What is Breast Cancer?
A mature human female’s breast consists of fat, connective tissue and thousands of lobules – tiny glands which produce milk. The milk of a breastfeeding mother goes through tiny ducts (tubes) and is delivered through the nipple.
The breast, like any other part of the body, consists of billions of microscopic cells. These cells multiply in an orderly fashion – new cells are made to replace the ones that died. In cancer, the cells multiply uncontrollably, and there are too many cells, progressively more and more than there should be.
Breast cancer is an uncontrolled growth of breast cells. The term “breast cancer” refers to a malignant tumor that has developed from cells in the breast. Usually breast cancer either begins in the cells of the lobules, which are the milk-producing glands, or the ducts, the passages that drain milk from the lobules to the nipple. Less commonly, breast cancer can begin in the stromal tissues, which include the fatty and fibrous connective tissues of the breast.
A breast cancer that started off in the lobules is known as lobular carcinoma, while one that developed from the ducts is called ductal carcinoma.
Invasive breast cancer– the cancer cells break out from inside the lobules or ducts and invade nearby tissue. With this type of cancer, the abnormal cells can reach the lymph nodes, and eventually make their way to other organs (metastasis), such as the bones, liver or lungs. The abnormal (cancer) cells can travel through the bloodstream or the lymphatic system to other parts of the body; either early on in the disease, or later.
Non-invasive breast cancer – this is when the cancer is still inside its place of origin and has not broken out. Lobular carcinoma in situ is when the cancer is still inside the lobules, while ductal carcinoma in situ is when they are still inside the milk ducts. “In situ” means “in its original place”. Sometimes, this type of breast cancer is called “pre-cancerous”; this means that although the abnormal cells have not spread outside their place of origin, they can eventually develop into invasive breast cancer.
According to http://www.medicalnewstoday.com some of the causes of breast cancer are explained below,although experts are still not sure about what causes breast cancer. Some risk factors can impact on a woman’s likelihood of developing breast cancer.
Genetics– women who have a close relative who has/had breast or ovarian cancer are more likely to develop breast cancer. If two close family members develop the disease, it does not necessarily mean they shared the genes that make them more vulnerable, because breast cancer is a relatively common cancer.The majority of breast cancers are not hereditary.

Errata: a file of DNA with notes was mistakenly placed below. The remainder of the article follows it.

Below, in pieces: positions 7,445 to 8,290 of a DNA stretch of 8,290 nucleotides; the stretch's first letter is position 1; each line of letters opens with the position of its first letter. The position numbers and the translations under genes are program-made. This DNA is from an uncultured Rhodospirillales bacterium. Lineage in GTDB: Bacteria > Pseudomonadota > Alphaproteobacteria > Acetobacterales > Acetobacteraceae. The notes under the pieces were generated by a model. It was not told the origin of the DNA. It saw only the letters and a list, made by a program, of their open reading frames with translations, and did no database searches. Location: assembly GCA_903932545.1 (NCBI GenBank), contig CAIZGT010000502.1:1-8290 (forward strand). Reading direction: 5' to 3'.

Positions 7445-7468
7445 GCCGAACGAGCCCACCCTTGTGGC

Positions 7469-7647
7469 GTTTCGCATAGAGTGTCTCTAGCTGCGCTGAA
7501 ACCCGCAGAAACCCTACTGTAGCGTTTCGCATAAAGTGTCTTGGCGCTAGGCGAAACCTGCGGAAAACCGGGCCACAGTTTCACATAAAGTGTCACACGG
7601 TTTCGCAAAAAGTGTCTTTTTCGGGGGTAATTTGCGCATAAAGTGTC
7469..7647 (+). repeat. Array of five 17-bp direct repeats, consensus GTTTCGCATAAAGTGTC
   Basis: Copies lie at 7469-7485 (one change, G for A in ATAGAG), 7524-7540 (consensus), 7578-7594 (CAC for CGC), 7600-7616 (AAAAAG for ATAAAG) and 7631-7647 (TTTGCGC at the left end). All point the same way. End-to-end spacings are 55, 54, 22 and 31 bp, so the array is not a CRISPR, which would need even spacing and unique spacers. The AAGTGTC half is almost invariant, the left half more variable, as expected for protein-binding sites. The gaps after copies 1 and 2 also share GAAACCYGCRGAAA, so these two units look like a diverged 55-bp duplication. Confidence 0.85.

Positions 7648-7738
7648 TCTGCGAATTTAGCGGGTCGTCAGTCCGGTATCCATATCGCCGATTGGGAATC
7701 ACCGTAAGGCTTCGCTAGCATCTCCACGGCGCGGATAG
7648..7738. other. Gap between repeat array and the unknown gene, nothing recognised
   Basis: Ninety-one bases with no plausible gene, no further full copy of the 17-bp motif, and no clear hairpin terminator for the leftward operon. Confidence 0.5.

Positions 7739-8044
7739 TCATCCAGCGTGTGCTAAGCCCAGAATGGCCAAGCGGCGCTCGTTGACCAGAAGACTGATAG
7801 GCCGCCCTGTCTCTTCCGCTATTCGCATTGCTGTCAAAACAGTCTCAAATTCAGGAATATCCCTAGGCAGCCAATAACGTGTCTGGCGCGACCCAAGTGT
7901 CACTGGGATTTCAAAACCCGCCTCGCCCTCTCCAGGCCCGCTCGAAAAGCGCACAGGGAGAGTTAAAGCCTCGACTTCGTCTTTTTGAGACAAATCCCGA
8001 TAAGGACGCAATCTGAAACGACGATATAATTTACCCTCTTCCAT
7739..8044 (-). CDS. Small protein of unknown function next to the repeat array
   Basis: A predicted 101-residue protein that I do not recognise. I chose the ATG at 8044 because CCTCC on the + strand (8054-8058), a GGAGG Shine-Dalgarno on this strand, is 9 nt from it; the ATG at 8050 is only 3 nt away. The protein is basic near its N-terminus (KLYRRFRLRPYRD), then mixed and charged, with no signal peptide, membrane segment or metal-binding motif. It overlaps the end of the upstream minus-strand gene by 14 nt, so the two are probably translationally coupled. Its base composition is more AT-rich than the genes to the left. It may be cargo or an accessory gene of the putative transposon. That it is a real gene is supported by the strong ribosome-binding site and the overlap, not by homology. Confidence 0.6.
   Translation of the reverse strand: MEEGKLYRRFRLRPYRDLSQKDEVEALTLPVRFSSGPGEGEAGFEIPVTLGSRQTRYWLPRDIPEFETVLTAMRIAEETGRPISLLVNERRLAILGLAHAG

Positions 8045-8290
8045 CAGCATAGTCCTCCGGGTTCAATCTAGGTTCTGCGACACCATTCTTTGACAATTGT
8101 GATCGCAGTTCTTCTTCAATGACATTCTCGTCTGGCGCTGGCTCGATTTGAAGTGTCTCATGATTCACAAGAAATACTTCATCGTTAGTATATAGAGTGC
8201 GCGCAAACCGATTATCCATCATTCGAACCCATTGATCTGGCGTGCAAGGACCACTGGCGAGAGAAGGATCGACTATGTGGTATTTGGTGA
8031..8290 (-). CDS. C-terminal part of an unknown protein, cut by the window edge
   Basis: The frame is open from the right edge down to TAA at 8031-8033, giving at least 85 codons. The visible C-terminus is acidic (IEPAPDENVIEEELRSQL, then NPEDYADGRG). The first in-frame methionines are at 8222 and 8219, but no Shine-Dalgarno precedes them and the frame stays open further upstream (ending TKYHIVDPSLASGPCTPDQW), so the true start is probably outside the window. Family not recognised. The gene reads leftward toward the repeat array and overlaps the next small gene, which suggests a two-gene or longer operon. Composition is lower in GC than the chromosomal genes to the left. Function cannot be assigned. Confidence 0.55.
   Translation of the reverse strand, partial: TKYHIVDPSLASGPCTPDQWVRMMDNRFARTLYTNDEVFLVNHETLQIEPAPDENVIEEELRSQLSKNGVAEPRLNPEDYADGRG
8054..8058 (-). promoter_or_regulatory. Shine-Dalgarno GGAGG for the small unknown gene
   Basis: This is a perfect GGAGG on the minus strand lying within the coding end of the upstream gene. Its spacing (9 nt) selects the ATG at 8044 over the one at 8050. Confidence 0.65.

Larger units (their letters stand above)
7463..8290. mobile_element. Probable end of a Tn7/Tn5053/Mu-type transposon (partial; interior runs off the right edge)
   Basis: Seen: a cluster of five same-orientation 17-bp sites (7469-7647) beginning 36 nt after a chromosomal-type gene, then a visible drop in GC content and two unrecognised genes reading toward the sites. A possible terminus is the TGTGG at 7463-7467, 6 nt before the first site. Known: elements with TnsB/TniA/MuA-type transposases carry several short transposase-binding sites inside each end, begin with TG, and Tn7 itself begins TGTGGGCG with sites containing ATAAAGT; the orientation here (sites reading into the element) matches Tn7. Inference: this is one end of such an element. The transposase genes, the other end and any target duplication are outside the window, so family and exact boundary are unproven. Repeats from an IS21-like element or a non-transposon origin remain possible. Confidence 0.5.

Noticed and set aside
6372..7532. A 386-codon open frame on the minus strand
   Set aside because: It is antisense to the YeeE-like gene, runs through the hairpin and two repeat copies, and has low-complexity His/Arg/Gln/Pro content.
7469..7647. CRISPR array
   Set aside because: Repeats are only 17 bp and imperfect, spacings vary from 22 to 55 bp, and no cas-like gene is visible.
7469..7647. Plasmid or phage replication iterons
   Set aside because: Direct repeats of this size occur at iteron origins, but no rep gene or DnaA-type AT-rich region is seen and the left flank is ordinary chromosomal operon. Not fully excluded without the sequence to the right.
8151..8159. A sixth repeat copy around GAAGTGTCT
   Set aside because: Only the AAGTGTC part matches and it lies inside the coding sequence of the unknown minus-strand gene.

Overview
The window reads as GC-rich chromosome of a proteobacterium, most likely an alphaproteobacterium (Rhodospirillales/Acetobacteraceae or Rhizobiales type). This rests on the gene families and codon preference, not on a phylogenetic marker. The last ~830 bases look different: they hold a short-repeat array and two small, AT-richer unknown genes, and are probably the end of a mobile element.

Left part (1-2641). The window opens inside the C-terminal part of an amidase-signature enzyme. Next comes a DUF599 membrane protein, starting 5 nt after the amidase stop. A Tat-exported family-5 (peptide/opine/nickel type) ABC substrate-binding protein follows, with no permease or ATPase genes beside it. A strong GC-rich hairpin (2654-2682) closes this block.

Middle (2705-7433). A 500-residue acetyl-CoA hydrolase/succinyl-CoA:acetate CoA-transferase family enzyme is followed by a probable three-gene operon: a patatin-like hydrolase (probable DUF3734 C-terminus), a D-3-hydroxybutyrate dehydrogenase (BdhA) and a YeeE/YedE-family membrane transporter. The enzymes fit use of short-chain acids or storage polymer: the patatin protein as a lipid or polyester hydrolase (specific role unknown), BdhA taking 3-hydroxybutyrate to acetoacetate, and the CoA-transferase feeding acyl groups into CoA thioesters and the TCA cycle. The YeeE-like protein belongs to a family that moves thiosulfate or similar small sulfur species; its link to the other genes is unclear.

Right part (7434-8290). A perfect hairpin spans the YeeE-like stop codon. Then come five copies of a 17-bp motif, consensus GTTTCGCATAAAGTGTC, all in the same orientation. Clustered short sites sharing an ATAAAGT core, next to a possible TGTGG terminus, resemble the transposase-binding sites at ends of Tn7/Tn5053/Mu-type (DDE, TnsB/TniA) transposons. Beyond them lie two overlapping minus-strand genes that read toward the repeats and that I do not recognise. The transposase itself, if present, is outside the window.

Women who carry the BRCA1 and BRCA2 genes have a considerably higher risk of developing breast and/or ovarian cancer. These genes can be inherited. TP53, another gene, is also linked to greater breast cancer risk.
A history of breast cancer – women who have had breast cancer, even non-invasive cancer, are more likely to develop the disease again, compared to women who have no history of the disease.
Having had certain types of breast lumps – women who have had some types of benign (non-cancerous) breast lumps are more likely to develop cancer later on. Examples include atypical ductal hyperplasia or lobular carcinoma in situ.
Alcohol consumption – the more alcohol a woman regularly drinks, the higher her risk of developing breast cancer is. The Mayo Clinic says that if a woman wants to drink, she should not exceed one alcoholic beverage per day.
Height – taller-than-average women have a slightly greater likelihood of developing breast cancer than shorter-than-average women. Experts are not sure why.
HRT (hormone replacement therapy) – both forms, combined and estrogen-only HRT therapies may increase a woman’s risk of developing breast cancer slightly. Combined HRT causes a higher risk.
Cosmetic implants may undermine breast cancer survival – women who have cosmetic breast implants and develop breast cancer may have a higher risk of dying prematurely form the disease compared to other females.
Getting older – the older a woman gets, the higher is her risk of developing breast cancer; age is a risk factor. Over 80% of all female breast cancers occur among women aged 50+ years (after the menopause).
Dense breast tissue – women with more dense breast tissue have a greater chance of developing breast cancer.
Estrogen exposure– women who started having periods earlier or entered menopause later than usual have a higher risk of developing breast cancer. This is because their bodies have been exposed to estrogen for longer. Estrogen exposure begins when periods start, and drops dramatically during the menopause.
Obesity– post-menopausal obese and overweight women may have a higher risk of developing breast cancer. Experts say that there are higher levels of estrogen in obese menopausal women, which may be the cause of the higher risk.